Tuesday, September 29, 2009

Book Cover Art!

I'm told there will be foil on the circular symbol. Mmm, shiny!
What do you think?

Sunday, September 27, 2009

Into the Wild: The Hypocrite's Edition

Lately the kids and I have been taking walks in the woods behind our house after work. These are the same woods I played in as a child, but without any parental supervision. My sister and I would walk up the hill then down through the gulley where a creek ran, following it all the way to the waterfall where it got too steep to climb. Then we’d tack right and hike up to what we called The Big Rocks—granite boulders the size of tanks—and come back down to play in the muddy irrigation canal that traversed the steep hill and brought water from the mountain lakes to the valley’s farms and orchards. This was our playground.

The summer of my senior year, my friend Dennis and I would make plans for late-night rendezvous up at the canal when our parents had gone to sleep. Truly a friendship, there was never any romantic intention to these meetings but I do remember it being magical in the way life is when you are sixteen and sneaking away to sit on the side of a mountain by a canal with a boy, stars winking above you and the town lights winking below. Like Moon Flowers, the long philosophical conversations we had on the phone bloomed more fully in the night air.

What amazes me now is how fearless I was then, popping the screen out of my window and climbing out to run off into the dark. The trail to the canal was so heavily wooded that even on a moonlit night it would be black as a cave. I knew the trail by heart, though, and ran the mile or so without stopping. I never thought of cougars or madmen or bears or snakes—all absolutely real threats in those woods—and if someone had warned me, I would have rolled my eyes. Dying is impossible at that age. Danger is like a free and easy drug when the fragility of life is such a foreign idea.

As I walk the trails as an adult with my own kids, I’m torn. The relationship those woods and I have is as important and as meaningful as any childhood friendship, and the freedom we were given to roam was instrumental in shaping my sense of independence and capability.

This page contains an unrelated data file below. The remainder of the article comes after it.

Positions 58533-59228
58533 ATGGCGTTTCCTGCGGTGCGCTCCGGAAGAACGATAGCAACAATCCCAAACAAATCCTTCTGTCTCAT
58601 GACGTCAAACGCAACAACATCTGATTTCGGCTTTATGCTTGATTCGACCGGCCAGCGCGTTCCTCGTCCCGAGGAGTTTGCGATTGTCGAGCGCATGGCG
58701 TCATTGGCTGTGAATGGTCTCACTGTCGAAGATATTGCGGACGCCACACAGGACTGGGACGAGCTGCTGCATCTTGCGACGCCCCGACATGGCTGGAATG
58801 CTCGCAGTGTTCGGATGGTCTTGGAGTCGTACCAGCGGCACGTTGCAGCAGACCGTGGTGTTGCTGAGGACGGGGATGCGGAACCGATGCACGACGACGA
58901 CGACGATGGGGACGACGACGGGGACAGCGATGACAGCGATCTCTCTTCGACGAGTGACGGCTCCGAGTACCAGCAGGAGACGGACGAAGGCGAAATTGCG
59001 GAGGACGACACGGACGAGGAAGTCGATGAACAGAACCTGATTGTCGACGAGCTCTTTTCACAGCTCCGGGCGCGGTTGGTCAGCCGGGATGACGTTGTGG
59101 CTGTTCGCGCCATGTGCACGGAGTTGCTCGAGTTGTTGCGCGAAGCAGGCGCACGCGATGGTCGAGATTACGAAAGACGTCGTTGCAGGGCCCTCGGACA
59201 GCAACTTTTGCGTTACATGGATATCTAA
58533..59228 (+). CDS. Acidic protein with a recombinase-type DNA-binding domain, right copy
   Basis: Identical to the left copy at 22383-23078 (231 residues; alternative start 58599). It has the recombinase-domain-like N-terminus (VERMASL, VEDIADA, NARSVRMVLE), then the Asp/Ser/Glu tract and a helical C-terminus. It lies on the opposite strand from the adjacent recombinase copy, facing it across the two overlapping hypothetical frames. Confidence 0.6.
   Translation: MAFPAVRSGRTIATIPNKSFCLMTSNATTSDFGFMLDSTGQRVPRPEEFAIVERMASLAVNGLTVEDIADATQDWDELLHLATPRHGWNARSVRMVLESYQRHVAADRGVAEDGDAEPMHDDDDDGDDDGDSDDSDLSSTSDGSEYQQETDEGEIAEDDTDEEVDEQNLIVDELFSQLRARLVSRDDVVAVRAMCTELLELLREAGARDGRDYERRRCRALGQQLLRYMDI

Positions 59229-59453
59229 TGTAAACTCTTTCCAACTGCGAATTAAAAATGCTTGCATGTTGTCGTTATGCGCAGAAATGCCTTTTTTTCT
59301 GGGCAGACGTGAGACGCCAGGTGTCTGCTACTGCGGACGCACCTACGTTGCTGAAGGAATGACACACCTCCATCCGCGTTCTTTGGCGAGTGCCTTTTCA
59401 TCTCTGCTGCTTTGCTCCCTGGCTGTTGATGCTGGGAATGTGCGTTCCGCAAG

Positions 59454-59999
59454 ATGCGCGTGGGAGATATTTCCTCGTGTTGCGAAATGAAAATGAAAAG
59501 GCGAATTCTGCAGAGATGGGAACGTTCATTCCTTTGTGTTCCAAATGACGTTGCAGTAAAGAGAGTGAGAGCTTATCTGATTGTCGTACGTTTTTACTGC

Will I allow that for my own kids? I don’t know. I wish I could say yes but I’m still not sure.

How do you feel about kids running off into the wild?

Monday, September 21, 2009

What Would You Take?

Today the kids had to evacuate the school and we had to evacuate our house due to a raging fire that got far too close for comfort. You think you know exactly what you’d take in a situation like this, but after I’d secured our laptops in the car I was at a loss. I’d had the presence of mind to grab my favorite Estee Lauder face powder brush and then just sort of wandered aimlessly through the house. Photos could be reprinted. Clothing could be replaced by a couple of trips to Target. Shoes? Bags? I’d wanted to pare down. It was weird how unsentimental I was when it came right down to it, though I did get the kids’ baby boxes—all the special little bits and bobs one keeps—on the last run through.

The fire is not yet contained. As I type, helicopters are still dropping loads of water on the hillside. But we are safe and we have each other. And a very good powder brush.

Sunday, September 20, 2009

When Worlds Collide

After Prophecy of Days sold last year, I started a new manuscript—a twist on a ghost story that involves a teen girl, her triplet brothers, and a Buddhist monastery. It's one of those ideas that came fully formed, and I'm not sure from where. I took a few classes at a Buddhist monastery in Seattle, but that was over a decade ago and I haven't set foot in one since.

Meanwhile, in my other life, I started a new job. When I applied for the position the company was in another building, and since accepting the job on July 1 and starting on August 12, the company moved to a great new space in Ashland. When I showed up the first day, I discovered that my desk looks directly at this: